Sometimes, he does.

Cut out wagging tongues.

No one speaks of it. It is, perhaps, a small mercy that Father is once again in the Odinsleep, although Mother's understanding - the warmth of her palm on Thor's forehead, like a benediction, like forgiveness - is no mercy at all.

And if, at mealtimes, Loki sits on the floor and leans his head against Thor's knee and eats only the food Thor offers to him by hand, no one remarks on it. And if, at night, Thor retires to his chamber with Loki and not with Sif or any of his other habitual companions, no one remarks on that, either. And if Thor only goes to battle dressed in armor that Loki has fastened on him, buckle by careful buckle, none complain, and if Thor returns only to find Loki and pin him to their bed and rut into him like an animal, none notice.

Or seem to notice. It's -

It's ugly, and intoxicating, and Loki's mouth is so clever, although why that continues to surprise him despite years of having been deceived by that very mouth is - is beyond him. Gloriously beyond him, and Loki is so lithe, the runes moving upon him like tiger-stripes, flickering even in the darkness, lit with Thor's pleasure and for Thor's pleasure, Loki's slitted eyes gleaming in the firelight, poison-green and catlike.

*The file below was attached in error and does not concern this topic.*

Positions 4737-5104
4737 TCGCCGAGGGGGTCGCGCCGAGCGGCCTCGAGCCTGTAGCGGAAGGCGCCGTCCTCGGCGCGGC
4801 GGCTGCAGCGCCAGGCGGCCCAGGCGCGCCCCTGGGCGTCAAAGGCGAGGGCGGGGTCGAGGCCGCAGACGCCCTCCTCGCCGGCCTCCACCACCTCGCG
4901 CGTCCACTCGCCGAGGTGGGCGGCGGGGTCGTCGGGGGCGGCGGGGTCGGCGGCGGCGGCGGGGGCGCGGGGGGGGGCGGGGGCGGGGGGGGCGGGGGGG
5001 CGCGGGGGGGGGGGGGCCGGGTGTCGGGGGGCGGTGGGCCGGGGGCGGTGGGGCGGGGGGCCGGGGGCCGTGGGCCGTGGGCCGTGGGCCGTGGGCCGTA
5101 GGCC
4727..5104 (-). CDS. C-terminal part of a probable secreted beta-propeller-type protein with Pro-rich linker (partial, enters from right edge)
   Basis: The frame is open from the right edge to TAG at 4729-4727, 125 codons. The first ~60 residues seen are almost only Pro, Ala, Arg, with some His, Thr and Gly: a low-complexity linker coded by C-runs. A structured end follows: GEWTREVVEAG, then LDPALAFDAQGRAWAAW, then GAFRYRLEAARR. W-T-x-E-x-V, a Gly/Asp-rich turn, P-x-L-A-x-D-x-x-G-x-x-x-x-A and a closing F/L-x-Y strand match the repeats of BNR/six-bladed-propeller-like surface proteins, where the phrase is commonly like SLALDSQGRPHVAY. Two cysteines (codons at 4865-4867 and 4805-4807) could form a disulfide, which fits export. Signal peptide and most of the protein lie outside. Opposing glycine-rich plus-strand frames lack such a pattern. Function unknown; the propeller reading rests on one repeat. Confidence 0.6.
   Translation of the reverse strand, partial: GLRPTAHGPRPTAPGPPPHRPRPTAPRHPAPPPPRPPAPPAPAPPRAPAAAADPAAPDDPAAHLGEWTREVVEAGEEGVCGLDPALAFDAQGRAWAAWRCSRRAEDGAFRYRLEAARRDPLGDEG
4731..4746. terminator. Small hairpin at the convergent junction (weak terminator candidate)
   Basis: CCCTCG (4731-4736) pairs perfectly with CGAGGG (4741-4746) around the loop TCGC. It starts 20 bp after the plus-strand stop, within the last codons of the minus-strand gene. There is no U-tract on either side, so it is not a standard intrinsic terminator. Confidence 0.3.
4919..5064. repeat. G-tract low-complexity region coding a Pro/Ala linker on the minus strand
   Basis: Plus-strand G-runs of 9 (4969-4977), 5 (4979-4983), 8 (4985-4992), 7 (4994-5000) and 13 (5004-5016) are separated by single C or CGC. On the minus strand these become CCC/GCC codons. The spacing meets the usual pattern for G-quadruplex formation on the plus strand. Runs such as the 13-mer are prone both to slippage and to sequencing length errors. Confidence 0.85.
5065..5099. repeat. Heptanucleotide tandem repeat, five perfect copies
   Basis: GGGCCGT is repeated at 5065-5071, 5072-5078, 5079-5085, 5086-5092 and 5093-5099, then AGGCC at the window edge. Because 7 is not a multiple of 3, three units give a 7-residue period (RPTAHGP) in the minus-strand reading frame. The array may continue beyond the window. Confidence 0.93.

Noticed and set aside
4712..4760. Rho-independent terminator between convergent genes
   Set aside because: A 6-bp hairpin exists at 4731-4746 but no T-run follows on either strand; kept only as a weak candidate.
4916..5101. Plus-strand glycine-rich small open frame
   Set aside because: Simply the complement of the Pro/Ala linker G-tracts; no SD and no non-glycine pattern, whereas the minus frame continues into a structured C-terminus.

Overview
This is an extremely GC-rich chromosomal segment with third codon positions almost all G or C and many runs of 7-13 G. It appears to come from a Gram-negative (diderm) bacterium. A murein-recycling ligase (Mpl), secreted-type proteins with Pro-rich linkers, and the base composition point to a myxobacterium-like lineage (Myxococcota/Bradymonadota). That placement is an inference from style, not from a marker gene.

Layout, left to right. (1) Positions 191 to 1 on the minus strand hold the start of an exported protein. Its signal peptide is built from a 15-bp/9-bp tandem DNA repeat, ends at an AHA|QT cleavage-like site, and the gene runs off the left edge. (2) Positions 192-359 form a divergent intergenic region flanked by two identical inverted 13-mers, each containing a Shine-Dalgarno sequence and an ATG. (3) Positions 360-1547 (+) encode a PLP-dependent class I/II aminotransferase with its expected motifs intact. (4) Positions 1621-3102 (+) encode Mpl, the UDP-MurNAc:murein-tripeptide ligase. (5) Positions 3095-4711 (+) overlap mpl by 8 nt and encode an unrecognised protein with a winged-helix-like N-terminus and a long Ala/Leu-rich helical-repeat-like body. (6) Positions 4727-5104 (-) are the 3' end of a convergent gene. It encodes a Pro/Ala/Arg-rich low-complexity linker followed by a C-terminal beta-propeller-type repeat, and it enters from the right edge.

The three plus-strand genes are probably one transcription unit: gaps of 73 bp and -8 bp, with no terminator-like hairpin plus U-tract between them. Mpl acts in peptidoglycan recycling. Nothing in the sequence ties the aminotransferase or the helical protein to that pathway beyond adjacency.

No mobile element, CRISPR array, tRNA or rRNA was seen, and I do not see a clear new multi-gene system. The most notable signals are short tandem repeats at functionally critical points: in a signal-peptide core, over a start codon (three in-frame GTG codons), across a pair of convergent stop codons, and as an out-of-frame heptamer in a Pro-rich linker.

And Loki's smiles, when they twist, have the same familiar, vicious arch they used to, before - not - not what - nothing like what Thor had seen, that day, that horrible, fateful day.

And Loki's laughter, when it's bitter, is bitter in precisely the same way as it always had been, sharp as an uncut crystal and glittering with hidden things, strands of light and quicksilver shadows, and -

And Loki's face, luminous and transported with rapture, is as victorious amid its sweat-sodden curls as it always had been when Loki had won, when one of his ploys had succeeded, when he'd plotted and plotted, when he'd conquered or despoiled.